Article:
Q: I saw one of my friends wearing what looked like a dog collar and when I asked her about it she told me it was a slave collar. I couldn’t believe it. Does she need to see a shrink? Why on earth would she wear a collar? - Leah, Pueblo, Colorado
A: Dear Leah,
The reason your friend was wearing a slave collar is because she is probably involved in the BDSM lifestyle (bondage, discipline, submission, and domination, or sadomasochism). I won’t delve into the particulars of the lifestyle because A) I can’t do it justice here, and 2) there’s a whole World Wide Web that just can’t wait to educate you. Instead, let’s look at the meaning behind the collar.
Most people involved in the BDSM lifestyle will tell you that the collar your friend was wearing is much more than a decoration. “Collaring” is viewed as a solemn commitment in the BDSM community. In a committed slave/Master relationship the slave promises, of his or her own free will, to obey the Master or Mistress in matters ranging from the physical to the spiritual, depending on what the two (or more) have negotiated.
The Master or Mistress, in turn, offers physical and emotional security, and he or she promises not to become sadistic. Wait. Scratch that. The Master promises that he or she will become sadistic, but in a loving way. Hang on. Let me rephrase. The Master promises to be sadistic, but in an agreed upon manner and only to the extent that the slave is willing to tolerate, which as you can see, is not sadism entirely but more of a mutually agreed upon discomfiture, which is difficult to consider maltreatment in the truest sense of the word.
Oy. You can see the difficulty these folks have in explaining themselves.
For a little help on the subject I turned to Tom Davis, the owner of Daycollar.com. An expert on the BDSM lifestyle, Tom says, “the collar is really a symbol of devotion to one whom you have agreed to partner with. The exchange of power between a Dominant and submissive is a mutually agreed upon unbalancing of control. It is a akin to the traditional wedding ring in non-BDSM or ‘vanilla’ relationships, except a lot sexier.” Easy there, cowboy. Sexy is subjective.
Tom is well aware that not everyone is on board with the lifestyle – particularly those in the psychology industry. One scholarly article warns that “this development [of BDSM] into an established subculture and community has the potential to become dangerous, not only because it normalizes the behaviors that the sadomasochistic community participates in but it also has the potential to devalue life, women, sex, and the human body” (Paclebar, Furtado, & McDonald-Witt, 2006).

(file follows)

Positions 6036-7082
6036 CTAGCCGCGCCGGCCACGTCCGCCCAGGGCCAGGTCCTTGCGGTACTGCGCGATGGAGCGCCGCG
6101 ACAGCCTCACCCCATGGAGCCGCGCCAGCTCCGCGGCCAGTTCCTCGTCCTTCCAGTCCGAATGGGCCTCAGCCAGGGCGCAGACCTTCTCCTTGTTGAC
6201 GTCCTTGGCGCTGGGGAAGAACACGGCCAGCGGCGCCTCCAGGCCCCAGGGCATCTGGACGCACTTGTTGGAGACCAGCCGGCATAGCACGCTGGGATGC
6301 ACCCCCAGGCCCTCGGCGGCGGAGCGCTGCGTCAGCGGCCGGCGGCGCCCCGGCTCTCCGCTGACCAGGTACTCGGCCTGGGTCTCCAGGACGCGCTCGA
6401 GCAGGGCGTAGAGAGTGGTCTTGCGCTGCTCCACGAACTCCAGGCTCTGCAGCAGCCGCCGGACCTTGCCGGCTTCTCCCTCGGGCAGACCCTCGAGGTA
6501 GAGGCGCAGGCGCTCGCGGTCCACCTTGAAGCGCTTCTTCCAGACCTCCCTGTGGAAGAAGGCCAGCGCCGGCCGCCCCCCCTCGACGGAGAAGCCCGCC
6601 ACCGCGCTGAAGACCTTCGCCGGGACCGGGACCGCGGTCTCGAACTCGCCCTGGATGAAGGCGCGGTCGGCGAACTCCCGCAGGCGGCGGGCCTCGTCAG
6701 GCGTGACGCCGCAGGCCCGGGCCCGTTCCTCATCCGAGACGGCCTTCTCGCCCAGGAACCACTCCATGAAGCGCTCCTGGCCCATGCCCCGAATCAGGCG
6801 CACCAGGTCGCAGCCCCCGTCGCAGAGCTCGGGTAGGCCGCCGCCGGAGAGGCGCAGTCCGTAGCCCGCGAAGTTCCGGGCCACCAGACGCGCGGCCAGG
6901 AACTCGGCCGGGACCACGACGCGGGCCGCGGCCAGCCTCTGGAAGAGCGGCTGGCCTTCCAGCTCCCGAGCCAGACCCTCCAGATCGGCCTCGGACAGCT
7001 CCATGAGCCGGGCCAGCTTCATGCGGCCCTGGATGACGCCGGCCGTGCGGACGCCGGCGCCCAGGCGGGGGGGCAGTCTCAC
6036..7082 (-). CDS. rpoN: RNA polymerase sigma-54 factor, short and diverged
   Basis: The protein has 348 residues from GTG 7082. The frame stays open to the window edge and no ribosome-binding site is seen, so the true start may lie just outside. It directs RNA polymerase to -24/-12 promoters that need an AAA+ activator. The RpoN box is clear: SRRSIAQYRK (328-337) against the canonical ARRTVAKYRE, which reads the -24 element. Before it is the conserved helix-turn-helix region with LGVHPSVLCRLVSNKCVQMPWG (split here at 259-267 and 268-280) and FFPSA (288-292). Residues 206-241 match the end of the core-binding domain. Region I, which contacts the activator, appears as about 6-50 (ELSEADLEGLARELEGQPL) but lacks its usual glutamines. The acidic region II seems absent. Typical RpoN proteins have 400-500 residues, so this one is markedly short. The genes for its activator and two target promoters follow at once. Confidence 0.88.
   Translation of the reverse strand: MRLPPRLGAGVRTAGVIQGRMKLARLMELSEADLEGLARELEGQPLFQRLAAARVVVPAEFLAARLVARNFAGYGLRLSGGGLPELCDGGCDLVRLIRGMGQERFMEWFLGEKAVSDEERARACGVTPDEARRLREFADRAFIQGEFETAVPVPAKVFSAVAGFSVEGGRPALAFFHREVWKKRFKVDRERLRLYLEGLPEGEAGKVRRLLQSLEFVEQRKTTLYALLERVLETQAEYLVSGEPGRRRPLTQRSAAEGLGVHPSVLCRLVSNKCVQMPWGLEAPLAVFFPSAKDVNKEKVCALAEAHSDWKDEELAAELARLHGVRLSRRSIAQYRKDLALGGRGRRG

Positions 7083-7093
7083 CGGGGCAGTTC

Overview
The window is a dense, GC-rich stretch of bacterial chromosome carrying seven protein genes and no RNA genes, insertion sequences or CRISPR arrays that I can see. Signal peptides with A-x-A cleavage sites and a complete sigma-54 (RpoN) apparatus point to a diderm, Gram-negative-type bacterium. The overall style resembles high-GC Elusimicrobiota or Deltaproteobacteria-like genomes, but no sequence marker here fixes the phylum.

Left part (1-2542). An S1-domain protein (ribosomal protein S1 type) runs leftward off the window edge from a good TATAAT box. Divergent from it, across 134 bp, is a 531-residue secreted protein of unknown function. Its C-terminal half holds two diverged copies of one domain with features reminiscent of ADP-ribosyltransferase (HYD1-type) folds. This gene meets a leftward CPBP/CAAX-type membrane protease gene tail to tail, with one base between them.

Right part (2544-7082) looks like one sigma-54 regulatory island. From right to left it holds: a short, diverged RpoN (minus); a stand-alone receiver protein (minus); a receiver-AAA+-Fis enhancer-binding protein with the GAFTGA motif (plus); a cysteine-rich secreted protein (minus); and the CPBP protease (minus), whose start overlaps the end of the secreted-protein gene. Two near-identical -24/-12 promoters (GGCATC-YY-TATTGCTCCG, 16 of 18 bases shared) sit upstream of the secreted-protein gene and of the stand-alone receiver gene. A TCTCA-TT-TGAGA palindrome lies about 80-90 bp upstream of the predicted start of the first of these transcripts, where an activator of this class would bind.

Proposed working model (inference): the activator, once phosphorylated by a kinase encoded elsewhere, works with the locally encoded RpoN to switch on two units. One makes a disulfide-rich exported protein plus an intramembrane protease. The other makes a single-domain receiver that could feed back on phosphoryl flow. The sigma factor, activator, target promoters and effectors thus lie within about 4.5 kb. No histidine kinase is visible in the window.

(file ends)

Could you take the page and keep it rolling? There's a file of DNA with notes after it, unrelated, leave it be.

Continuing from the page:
Bully for you if you can figure out what that means. Paclebar and Company don’t offer much evidence to support their sweeping assertions. However, they are not alone in their estimation of the BDSM lifestyle. In the most recent edition of the Diagnostic and Statistical Manual of Mental Disorders, sadism and masochism are still considered to be mental disorders right up there with pedophilia, exhibitionism, and frotteurism (rubbing against unconsenting others for sexual gratification).*
There are some important differences between BDSM and the other behaviors it’s lumped in with – not the least of which is consent. In activities such as pedophilia, exhibitionism, and frotteurims there is no consent. That’s what makes them criminal acts. In the BDSM community, however, the most common mantra you will hear is, “Safe, Sane, and Consensual.” I’m not the first to point out that many of my colleagues ignore the distinction. Kolms (2003) noted that psychologists tend to treat BDSMers as a “stigmatized sexual minority” and she has the data to back it up. She suggests that us shrinks could use some education on the subject before we go a’judgin’ folks.
Who are these masked man-handlers?
So who are these deviants, these sickos, these ne’er-do-wells who devalue all that is valuable?
The data aren’t exactly pouring in, but we do have a bit to work with. In an extensive query of Finnish BDSM devotees (hey, we gotta start somewhere), two related studies noted the following:
- Forty-three percent of the respondents reported being mainly heterosexual, 5.4% bisexual, and 51.6% mainly homosexual.
- 27% identified themselves as mainly sadistic (Masters or Dominants), 22.7 % as both sadistic and masochistic, and 50.2% as mainly masochistic (slaves or submissives).
- Their level of social functioning (ability to maintain jobs, friends, etc.) is no more impaired than any other segment of the population.